Cablegate: Mexican President Drums Up Oilpatch Investment During
This record is a partial extract of the original cable. The full text of the original cable is not available.
UNCLAS CALGARY 000577
STATE FOR WHA/CAN, EB/ESC/ISC, EB/EPPD
USDOE FOR IA (DEVITO, PUMPHREY, DEUTSCH)
E.O. 12958: N/A
TAGS: ENRG EPET ETRD PGOV XM CA
SUBJECT: MEXICAN PRESIDENT DRUMS UP OILPATCH INVESTMENT DURING
1. (SBU) Calgary was the first stop on Mexican President Vicente
Fox's whirlwind tour of Western Canada on Thursday, September
29th. The trip was designed to "strengthen commercial,
political and educational ties between Western Canada and
Mexico". During his one-day visit to Calgary, President Fox,
focused primarily on meeting with officials in Alberta's
oilpatch, but also met with other political leaders,
representatives from local Mexican communities, and the media.
This was President Fox's first visit to Calgary. His last trip
to Canada was to Ottawa in October 2004.
2. (SBU) The centerpiece of the Mexican President's Calgary
visit was a luncheon hosted by Alberta Intergovernmental and
International Relations Minister Ed Stelmach, who represented
Premier Ralph Klein. The Alberta Premier was in South Africa
attending the World Petroleum Congress. Officials from
Alberta's energy, agricultural and education sectors attended
the luncheon, as well as Fox's entourage of 30 Mexican business
leaders. President Fox used the luncheon as a forum to
encourage investment in Pemex, Mexico's state-owned energy
company, saying the Mexican Government has made huge strides in
the past five years in fighting corruption and improving
stability. President Fox also reiterated his support for NAFTA,
presenting his plan for expanding the organization's role,
including a new provision for energy. Since the commencement of
NAFTA, Alberta-Mexico trade has quadrupled to C$15.73 billion.
As an aside, President Fox stayed neutral on the current
softwood lumber "trade war" between the United States and
Canada, adding that he regrets "any unilateral decision that
fails to abide by the decisions of the arbitration panels where
trade differences are discussed and aired".
3. (SBU) The luncheon was followed by a conference held at the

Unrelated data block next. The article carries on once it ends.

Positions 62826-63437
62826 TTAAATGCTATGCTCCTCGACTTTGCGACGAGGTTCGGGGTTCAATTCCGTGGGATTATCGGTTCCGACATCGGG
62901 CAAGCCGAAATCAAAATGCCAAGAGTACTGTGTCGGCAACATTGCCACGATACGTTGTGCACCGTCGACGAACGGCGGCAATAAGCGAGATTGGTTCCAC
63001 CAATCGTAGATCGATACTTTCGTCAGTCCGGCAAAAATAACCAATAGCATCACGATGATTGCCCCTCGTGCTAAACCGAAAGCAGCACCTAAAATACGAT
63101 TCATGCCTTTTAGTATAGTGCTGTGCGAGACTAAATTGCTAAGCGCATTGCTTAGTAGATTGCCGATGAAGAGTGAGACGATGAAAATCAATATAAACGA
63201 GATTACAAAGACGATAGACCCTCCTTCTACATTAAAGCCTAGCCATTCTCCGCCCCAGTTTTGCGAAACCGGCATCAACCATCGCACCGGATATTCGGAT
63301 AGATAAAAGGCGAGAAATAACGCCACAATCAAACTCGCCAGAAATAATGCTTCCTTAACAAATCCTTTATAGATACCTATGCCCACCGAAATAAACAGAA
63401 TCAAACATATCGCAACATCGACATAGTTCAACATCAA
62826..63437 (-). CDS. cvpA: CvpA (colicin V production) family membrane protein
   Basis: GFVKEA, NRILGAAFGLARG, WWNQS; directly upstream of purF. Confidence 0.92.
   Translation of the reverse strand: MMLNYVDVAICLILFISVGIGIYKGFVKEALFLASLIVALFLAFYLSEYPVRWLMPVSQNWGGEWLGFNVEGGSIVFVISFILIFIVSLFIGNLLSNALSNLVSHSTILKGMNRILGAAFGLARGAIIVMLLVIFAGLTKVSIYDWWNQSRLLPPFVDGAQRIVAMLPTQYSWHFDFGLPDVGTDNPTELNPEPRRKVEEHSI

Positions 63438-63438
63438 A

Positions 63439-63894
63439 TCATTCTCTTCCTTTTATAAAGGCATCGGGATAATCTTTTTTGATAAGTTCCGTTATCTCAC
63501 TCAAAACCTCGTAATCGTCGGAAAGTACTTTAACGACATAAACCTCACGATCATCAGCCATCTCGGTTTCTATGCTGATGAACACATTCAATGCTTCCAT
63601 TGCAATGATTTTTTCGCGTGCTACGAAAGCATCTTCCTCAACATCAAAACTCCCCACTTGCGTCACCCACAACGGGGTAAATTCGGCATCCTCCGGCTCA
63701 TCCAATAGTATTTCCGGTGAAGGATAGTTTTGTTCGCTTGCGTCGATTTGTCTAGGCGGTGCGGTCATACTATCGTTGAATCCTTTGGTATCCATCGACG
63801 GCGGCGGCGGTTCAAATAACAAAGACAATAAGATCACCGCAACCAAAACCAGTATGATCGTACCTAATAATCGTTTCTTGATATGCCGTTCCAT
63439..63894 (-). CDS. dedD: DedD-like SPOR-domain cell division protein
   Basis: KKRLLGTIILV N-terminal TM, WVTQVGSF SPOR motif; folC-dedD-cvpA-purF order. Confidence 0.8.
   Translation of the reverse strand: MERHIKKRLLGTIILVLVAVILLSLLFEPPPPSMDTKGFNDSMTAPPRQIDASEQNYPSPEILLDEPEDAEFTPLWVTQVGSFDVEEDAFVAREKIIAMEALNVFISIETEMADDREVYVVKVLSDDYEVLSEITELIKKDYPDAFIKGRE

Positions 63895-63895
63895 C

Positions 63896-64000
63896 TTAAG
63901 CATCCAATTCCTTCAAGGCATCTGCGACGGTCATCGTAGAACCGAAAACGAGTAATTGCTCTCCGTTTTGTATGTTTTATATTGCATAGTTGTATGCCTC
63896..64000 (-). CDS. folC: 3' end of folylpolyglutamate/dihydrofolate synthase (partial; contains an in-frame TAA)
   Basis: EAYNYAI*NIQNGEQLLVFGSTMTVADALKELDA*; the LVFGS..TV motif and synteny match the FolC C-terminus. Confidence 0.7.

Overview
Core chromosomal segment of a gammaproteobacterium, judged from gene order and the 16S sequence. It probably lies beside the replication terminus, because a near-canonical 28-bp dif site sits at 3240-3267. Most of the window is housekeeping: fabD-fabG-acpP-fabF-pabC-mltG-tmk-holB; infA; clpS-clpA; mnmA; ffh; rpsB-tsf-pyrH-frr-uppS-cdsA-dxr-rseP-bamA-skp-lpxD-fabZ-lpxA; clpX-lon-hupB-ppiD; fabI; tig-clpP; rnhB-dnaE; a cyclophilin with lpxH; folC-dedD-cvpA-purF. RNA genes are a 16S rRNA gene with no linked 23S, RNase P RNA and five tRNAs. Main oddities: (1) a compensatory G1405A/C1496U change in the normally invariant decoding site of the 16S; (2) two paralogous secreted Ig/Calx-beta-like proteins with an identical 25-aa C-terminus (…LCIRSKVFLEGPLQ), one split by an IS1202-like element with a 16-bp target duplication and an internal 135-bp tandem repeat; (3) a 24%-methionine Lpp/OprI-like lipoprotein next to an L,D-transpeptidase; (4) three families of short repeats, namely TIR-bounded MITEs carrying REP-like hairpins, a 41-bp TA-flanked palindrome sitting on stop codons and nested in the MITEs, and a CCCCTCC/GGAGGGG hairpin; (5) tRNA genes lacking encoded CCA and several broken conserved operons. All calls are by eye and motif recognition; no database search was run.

University of Calgary, where President Fox discussed new oil
exploration and recovery techniques with university researchers.
The meeting was marred just hours before President Fox's
arrival, when two mail workers were hospitalized for injuries
sustained when a suspicious package was opened, releasing an
unknown substance into the air. It was unknown whether the
incident was related to President Fox's visit. There was also a
small protest outside the university, organized by the parents
of a Calgary college student who was murdered while enrolled in
a Mexican exchange program. The student's mother, Ms. Cher
Ewing, told reporters she was attempting to force President Fox
to better enforce organized crime statutes.
4. (SBU) The primary focus of President Fox's visit to Alberta
was to lay the groundwork for future natural gas deals with
resource rich Alberta. The Mexican President, who has attempted
to visit Alberta several times over the last five years, has
repeatedly warned of the need for a diversification of Mexican
energy resources. His visit, while welcomed by members of the
oilpatch, highlighted current energy problems facing the Mexican
government. Local energy analysts believe the President's plans
for reform are a step in the right direction, but hold out
little hope that the President's efforts to allow for a larger
role for private investment in cash-strapped Pemex will come to
fruition any time soon.
5. (SBU) That said, the Mexican Trade Consul in Calgary, who
accompanied President Fox to all of his Calgary meetings, told
Econ Assistant that the President's message was well received
and there continues to be much interest in investing in Mexico's
energy sector. The Trade Consul said it is "painful" to let
Mexico's resources sit in the ground if oil belongs to all
Mexicans." He opined that it would not be necessary to reopen
the Mexican Constitution to implement the kind of reform that
President Fox is aiming toward. He claims that "interpretation"
of certain wording within the Mexican Constitution will play an
important role in determining how "private" investment rather
than "foreign" investment could occur in Mexico. In any event,
the Consul suggested that President Fox plans to announce such
reform before the end of the year.